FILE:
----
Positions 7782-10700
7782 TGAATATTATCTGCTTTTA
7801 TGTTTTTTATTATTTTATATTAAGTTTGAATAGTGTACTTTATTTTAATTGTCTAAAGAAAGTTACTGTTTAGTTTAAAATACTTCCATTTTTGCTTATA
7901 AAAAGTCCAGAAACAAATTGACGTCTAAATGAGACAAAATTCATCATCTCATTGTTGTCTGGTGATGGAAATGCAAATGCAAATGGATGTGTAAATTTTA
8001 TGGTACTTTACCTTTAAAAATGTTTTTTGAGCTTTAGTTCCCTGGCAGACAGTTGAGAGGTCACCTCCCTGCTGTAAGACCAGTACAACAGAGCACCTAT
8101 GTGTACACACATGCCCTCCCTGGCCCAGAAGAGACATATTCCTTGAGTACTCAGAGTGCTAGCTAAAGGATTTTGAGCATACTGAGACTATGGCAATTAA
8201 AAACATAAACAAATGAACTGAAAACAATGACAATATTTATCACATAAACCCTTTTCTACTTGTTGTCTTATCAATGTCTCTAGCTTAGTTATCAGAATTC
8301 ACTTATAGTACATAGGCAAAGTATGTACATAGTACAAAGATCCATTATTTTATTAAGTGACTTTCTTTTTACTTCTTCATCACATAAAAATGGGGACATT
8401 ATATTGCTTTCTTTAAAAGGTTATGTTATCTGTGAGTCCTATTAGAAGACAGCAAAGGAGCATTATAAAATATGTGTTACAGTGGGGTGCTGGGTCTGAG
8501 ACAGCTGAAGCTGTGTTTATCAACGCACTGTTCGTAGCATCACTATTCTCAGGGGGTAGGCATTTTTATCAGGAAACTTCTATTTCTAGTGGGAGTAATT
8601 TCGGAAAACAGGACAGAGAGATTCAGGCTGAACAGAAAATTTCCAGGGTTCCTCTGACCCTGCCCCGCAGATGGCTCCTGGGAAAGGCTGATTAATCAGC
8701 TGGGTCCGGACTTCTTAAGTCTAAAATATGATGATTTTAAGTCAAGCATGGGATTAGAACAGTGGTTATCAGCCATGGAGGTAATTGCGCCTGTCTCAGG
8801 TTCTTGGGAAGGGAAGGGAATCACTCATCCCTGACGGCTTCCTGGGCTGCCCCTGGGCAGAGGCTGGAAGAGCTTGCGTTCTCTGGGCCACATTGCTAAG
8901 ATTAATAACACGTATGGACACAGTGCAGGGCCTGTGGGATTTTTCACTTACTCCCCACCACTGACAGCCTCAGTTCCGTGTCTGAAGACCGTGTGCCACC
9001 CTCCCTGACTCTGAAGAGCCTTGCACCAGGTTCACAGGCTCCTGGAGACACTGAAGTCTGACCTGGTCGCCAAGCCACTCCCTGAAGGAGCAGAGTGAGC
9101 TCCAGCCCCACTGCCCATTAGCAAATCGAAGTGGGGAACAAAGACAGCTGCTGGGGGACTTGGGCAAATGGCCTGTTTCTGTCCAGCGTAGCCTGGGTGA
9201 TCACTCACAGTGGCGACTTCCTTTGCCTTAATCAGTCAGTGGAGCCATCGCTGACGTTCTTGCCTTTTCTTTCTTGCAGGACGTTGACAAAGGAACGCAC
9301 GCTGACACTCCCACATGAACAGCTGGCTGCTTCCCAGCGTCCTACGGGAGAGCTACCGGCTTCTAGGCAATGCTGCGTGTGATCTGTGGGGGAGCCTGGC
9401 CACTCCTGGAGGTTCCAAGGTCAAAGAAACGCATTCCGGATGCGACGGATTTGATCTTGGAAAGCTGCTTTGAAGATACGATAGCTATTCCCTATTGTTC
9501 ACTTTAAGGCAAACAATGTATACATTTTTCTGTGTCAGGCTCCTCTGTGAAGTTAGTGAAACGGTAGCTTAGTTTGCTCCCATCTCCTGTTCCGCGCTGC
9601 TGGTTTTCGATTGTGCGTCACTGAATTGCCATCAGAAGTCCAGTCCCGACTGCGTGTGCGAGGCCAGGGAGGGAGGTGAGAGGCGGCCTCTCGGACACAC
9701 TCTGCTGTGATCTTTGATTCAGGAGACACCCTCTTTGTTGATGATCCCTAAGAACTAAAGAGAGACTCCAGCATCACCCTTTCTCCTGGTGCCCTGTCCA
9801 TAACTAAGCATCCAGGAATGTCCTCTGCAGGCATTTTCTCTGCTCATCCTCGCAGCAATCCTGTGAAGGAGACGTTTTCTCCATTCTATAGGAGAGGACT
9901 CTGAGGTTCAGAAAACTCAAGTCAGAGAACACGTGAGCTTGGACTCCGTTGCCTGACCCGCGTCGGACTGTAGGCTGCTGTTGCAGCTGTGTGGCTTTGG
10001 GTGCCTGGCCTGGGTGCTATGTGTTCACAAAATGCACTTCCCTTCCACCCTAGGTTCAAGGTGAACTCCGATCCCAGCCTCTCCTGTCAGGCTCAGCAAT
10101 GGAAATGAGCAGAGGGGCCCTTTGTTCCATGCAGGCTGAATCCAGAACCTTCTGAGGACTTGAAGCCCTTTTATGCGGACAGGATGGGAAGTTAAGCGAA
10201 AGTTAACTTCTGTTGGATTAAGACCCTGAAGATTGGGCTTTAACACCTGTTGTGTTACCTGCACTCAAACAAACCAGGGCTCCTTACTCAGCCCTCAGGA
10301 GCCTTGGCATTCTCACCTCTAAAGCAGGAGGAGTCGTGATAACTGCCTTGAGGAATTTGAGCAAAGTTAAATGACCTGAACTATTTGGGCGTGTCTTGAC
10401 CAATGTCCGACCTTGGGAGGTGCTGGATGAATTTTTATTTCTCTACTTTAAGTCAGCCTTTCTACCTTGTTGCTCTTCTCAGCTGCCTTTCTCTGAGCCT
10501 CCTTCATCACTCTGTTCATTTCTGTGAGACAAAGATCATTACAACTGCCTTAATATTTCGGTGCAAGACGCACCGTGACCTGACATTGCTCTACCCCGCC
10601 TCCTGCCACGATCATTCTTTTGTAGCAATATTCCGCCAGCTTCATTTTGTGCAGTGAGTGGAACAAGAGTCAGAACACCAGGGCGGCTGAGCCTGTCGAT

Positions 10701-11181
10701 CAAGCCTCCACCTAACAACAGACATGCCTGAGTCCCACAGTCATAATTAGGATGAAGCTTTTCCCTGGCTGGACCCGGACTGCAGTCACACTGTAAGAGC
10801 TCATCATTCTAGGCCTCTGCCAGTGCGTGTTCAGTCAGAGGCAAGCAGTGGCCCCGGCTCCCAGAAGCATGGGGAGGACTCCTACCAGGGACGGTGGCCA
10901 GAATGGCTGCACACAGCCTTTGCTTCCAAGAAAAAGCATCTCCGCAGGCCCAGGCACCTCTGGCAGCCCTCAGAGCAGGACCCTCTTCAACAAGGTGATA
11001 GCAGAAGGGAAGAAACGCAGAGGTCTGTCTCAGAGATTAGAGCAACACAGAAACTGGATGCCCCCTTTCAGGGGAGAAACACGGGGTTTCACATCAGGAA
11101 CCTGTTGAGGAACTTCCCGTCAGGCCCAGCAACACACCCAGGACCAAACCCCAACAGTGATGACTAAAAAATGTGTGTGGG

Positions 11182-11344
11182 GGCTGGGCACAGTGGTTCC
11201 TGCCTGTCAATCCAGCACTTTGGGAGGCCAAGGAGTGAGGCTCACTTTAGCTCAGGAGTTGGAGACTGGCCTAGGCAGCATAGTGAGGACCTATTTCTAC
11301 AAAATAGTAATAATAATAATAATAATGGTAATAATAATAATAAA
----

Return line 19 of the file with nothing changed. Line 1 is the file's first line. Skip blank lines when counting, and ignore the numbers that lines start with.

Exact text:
9401 CACTCCTGGAGGTTCCAAGGTCAAAGAAACGCATTCCGGATGCGACGGATTTGATCTTGGAAAGCTGCTTTGAAGATACGATAGCTATTCCCTATTGTTC